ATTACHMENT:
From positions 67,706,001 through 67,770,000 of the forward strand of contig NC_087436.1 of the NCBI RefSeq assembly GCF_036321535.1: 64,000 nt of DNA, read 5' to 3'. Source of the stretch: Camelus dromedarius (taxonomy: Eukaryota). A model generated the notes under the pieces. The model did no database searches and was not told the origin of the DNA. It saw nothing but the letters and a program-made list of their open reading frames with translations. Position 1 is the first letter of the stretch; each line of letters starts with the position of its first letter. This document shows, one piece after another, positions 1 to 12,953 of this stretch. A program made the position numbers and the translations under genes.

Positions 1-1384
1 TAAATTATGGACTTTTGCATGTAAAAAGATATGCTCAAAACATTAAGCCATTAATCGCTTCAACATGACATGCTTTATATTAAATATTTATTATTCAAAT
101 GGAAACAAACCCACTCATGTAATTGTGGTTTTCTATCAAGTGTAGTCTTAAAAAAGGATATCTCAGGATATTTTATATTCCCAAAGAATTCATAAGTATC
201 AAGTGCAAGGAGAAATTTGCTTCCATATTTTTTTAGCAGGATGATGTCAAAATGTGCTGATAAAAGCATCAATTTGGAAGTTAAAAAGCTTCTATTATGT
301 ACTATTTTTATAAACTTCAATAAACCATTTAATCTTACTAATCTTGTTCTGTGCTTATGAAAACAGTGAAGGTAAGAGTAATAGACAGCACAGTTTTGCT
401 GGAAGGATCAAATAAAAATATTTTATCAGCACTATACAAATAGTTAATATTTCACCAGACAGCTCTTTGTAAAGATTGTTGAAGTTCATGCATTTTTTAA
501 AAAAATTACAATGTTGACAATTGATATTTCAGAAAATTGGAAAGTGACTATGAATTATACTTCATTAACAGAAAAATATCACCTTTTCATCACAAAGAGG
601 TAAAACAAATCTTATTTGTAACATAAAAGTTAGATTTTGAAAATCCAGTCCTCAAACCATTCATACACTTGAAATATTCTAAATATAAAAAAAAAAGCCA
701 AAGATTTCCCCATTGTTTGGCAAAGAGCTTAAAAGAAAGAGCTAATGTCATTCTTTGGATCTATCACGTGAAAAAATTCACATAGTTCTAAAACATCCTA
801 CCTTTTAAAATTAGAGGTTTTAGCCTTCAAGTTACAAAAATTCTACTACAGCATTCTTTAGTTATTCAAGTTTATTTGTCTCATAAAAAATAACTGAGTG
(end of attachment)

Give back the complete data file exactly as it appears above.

From positions 67,706,001 through 67,770,000 of the forward strand of contig NC_087436.1 of the NCBI RefSeq assembly GCF_036321535.1: 64,000 nt of DNA, read 5' to 3'. Source of the stretch: Camelus dromedarius (taxonomy: Eukaryota). A model generated the notes under the pieces. The model did no database searches and was not told the origin of the DNA. It saw nothing but the letters and a program-made list of their open reading frames with translations. Position 1 is the first letter of the stretch; each line of letters starts with the position of its first letter. This document shows, one piece after another, positions 1 to 12,953 of this stretch. A program made the position numbers and the translations under genes.

Positions 1-1384
1 TAAATTATGGACTTTTGCATGTAAAAAGATATGCTCAAAACATTAAGCCATTAATCGCTTCAACATGACATGCTTTATATTAAATATTTATTATTCAAAT
101 GGAAACAAACCCACTCATGTAATTGTGGTTTTCTATCAAGTGTAGTCTTAAAAAAGGATATCTCAGGATATTTTATATTCCCAAAGAATTCATAAGTATC
201 AAGTGCAAGGAGAAATTTGCTTCCATATTTTTTTAGCAGGATGATGTCAAAATGTGCTGATAAAAGCATCAATTTGGAAGTTAAAAAGCTTCTATTATGT
301 ACTATTTTTATAAACTTCAATAAACCATTTAATCTTACTAATCTTGTTCTGTGCTTATGAAAACAGTGAAGGTAAGAGTAATAGACAGCACAGTTTTGCT
401 GGAAGGATCAAATAAAAATATTTTATCAGCACTATACAAATAGTTAATATTTCACCAGACAGCTCTTTGTAAAGATTGTTGAAGTTCATGCATTTTTTAA
501 AAAAATTACAATGTTGACAATTGATATTTCAGAAAATTGGAAAGTGACTATGAATTATACTTCATTAACAGAAAAATATCACCTTTTCATCACAAAGAGG
601 TAAAACAAATCTTATTTGTAACATAAAAGTTAGATTTTGAAAATCCAGTCCTCAAACCATTCATACACTTGAAATATTCTAAATATAAAAAAAAAAGCCA
701 AAGATTTCCCCATTGTTTGGCAAAGAGCTTAAAAGAAAGAGCTAATGTCATTCTTTGGATCTATCACGTGAAAAAATTCACATAGTTCTAAAACATCCTA
801 CCTTTTAAAATTAGAGGTTTTAGCCTTCAAGTTACAAAAATTCTACTACAGCATTCTTTAGTTATTCAAGTTTATTTGTCTCATAAAAAATAACTGAGTG